Shaken by the surprise election of Donald J Trump as the next US President, the leadership in Tehran is trying to deal with the unknown with a mixture of threats and promises. A glimpse into the leadership’s thinking came yesterday in a speech by President Hassan Rouhani at Tehran University in which he tried to do three things.
First, he sought to reassure the Iranians that the so-called nuclear deal brokered with the Obama administration is unlikely to be “torn up” by Trump as the US president-elect had promised during the campaign. This is of huge importance for Rouhani who has built his presidency around the claim that the nuclear deal saved Iran from “the threat of war” and opened the way for massive foreign investment needed to revive the nation’s moribund economy.
To hammer in that message further the government media also run a story that the US secretary of State John Kerry has promised that Obama will talk to Trump to persuade him to maintain “at least some key elements” of the deal. Another story designed to pass on the same message was built on a claim that the US Energy Secretary Ernest Moniz has met Iran’s head of the Atomic Energy Agency Ali-Akbar Salehi in Vienna to reassure him about the deal.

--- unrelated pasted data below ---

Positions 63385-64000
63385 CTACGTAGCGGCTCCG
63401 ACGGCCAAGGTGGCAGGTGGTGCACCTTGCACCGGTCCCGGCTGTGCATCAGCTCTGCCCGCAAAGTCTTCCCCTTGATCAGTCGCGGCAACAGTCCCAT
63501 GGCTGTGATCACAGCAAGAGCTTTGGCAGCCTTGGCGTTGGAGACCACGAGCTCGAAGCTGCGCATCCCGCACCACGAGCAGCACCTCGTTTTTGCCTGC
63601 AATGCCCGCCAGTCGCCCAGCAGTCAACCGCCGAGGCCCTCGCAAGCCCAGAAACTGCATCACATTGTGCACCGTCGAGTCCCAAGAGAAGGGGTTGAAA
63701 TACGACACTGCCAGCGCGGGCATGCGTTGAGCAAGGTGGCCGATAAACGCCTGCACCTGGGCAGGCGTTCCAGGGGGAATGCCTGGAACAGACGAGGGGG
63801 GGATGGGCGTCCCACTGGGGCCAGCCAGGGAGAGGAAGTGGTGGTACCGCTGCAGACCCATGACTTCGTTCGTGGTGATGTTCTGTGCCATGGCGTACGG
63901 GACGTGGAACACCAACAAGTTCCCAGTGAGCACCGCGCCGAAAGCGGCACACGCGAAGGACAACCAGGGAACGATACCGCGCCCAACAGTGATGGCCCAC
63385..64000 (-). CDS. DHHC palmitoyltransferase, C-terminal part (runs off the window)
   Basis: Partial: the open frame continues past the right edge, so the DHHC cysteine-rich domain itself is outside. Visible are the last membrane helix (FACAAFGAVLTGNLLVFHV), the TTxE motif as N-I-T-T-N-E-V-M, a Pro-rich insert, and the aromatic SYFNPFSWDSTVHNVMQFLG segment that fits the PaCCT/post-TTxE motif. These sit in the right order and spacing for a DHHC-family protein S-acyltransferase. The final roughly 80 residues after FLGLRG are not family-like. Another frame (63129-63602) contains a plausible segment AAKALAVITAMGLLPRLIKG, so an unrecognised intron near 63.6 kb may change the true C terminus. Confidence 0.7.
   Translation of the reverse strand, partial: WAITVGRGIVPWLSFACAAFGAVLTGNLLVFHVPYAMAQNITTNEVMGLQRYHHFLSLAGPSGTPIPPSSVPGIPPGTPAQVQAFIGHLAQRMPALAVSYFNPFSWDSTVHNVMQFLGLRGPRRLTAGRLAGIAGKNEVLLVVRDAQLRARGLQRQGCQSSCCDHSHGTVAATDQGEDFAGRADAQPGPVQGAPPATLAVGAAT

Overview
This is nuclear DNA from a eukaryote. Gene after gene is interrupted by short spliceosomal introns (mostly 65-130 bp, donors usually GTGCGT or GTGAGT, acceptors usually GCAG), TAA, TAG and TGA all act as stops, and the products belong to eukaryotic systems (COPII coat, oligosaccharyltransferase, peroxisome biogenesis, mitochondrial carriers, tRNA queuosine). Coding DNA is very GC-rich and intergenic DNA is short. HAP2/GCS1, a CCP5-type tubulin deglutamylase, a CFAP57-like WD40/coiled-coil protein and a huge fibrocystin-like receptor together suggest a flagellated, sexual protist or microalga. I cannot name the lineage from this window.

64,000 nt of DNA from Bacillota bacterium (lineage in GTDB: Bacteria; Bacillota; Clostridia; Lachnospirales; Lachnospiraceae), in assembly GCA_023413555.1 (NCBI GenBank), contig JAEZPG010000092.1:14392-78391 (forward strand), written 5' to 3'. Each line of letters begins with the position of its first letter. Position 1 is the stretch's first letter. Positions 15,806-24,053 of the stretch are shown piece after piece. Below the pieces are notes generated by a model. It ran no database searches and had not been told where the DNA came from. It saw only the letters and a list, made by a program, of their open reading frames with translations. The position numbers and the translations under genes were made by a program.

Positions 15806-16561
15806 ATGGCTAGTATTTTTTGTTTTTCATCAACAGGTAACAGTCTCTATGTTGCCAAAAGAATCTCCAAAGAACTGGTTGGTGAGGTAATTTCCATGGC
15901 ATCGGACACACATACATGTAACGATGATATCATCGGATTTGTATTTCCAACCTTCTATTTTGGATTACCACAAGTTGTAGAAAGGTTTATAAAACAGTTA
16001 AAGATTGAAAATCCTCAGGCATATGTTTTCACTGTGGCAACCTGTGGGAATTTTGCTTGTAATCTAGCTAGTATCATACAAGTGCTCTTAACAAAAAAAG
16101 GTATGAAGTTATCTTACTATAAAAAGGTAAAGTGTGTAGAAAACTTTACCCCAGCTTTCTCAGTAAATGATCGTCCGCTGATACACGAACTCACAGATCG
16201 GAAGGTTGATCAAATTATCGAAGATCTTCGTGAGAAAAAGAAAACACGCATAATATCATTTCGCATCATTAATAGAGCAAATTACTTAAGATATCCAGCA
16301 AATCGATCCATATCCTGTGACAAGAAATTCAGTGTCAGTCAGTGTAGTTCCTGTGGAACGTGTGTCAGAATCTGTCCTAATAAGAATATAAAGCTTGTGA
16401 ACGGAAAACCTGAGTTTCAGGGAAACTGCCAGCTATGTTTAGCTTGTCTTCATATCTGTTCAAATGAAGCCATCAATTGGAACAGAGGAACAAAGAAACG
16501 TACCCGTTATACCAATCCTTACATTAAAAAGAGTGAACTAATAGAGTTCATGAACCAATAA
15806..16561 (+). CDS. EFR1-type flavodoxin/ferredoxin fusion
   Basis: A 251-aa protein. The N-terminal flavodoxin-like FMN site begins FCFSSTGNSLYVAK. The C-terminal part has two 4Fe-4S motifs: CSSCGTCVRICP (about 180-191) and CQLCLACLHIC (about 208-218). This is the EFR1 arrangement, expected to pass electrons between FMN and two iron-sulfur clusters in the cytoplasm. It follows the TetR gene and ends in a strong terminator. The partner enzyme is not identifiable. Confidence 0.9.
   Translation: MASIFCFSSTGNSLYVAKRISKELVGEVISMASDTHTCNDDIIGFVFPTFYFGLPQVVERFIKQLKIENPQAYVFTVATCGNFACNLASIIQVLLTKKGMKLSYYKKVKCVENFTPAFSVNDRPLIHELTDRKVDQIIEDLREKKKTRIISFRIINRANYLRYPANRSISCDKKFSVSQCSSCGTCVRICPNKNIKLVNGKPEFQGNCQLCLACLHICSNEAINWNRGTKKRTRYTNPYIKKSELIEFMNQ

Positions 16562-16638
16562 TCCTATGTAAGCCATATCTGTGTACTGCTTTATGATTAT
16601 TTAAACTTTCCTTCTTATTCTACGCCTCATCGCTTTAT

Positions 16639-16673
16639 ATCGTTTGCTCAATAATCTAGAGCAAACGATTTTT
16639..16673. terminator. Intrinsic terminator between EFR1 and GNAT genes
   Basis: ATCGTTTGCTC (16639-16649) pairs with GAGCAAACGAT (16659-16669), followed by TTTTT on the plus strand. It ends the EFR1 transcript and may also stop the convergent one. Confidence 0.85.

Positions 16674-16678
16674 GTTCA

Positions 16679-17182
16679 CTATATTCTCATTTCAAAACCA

The second message that Rouhani wanted to pass was that the violently anti-Trump tone of the state-controlled media in Iran during the US presidential campaign did not reflect the leadership’s deepest views. “We are neither happy nor unhappy about Trump’s election,” Rouhani said, hinting that if the new president continued Obama’s policy Iran would be prepared to go along with it.
The third thing that Rouhani tried to do was to develop a new narrative that could protect him in case the nuclear deal does fall apart. His critics are already attacking him for having entered the deal “all in haste” and in spite of warnings by Khamenei.
So, Rouhani tried to implicate Khamenei. In other words, if there is blame, it would have to be shared by the “Supreme Guide”.
“We did absolutely nothing without consulting the Supreme Guide,” he said.
All through the US presidential election the assumption in the Tehran establishment was that Hillary Clinton would succeed Barack Obama and continue the policy of appeasement towards the Islamic Republic. The daily Kayhan, reputed to reflect the views of the “Supreme Guide” Ali Khamenei even noted that pro-government dailies had done “more to promote Clinton than the New York Times.”
On many occasions Rouhani and his aides had dismissed the possibility that the US Congress might renew some of the most effective sanctions against the Islamic Republic for a further 10 years on the grounds that President Obama will veto such legislation. Now, however, the extension bill has bene unanimously approved while Obama had made it clear he will not use his veto.
This is a double setback for Rouhani who had repeatedly claimed that “all sanctions will be lifted the very day that the nuclear deal starts to be implemented.” In yesterday’s speech Rouhani tried to moderate that claim. “All sanctions, except those concerning banking services, have been suspended”, he said.